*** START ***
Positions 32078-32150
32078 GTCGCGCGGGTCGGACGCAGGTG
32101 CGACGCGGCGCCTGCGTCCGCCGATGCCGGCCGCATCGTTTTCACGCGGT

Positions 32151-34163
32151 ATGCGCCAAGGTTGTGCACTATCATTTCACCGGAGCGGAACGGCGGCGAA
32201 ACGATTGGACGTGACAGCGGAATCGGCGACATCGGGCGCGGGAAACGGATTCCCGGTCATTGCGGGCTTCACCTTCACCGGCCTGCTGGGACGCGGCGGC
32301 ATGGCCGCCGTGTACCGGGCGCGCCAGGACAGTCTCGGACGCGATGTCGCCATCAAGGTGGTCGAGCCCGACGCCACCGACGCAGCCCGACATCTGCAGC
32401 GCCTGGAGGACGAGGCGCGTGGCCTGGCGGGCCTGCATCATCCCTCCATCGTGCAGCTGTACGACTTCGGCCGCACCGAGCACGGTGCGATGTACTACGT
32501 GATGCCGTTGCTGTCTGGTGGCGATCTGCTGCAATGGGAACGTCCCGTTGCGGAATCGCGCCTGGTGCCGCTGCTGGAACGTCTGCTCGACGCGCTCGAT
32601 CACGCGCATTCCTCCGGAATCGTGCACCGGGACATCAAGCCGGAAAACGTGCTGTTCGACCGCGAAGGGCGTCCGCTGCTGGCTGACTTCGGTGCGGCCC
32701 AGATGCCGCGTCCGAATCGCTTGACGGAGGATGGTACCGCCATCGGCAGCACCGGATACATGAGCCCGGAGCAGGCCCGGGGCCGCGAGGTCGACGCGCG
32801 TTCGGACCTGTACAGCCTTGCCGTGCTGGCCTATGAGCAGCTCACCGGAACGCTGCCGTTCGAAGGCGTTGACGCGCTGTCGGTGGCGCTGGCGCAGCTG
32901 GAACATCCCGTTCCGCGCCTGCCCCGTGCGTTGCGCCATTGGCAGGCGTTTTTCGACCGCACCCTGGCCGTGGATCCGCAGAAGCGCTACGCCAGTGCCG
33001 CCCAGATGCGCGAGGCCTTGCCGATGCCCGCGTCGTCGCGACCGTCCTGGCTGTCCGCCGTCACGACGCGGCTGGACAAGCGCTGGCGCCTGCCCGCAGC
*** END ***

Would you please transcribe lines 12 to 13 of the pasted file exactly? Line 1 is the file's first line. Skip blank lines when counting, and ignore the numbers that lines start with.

32801 TTCGGACCTGTACAGCCTTGCCGTGCTGGCCTATGAGCAGCTCACCGGAACGCTGCCGTTCGAAGGCGTTGACGCGCTGTCGGTGGCGCTGGCGCAGCTG
32901 GAACATCCCGTTCCGCGCCTGCCCCGTGCGTTGCGCCATTGGCAGGCGTTTTTCGACCGCACCCTGGCCGTGGATCCGCAGAAGCGCTACGCCAGTGCCG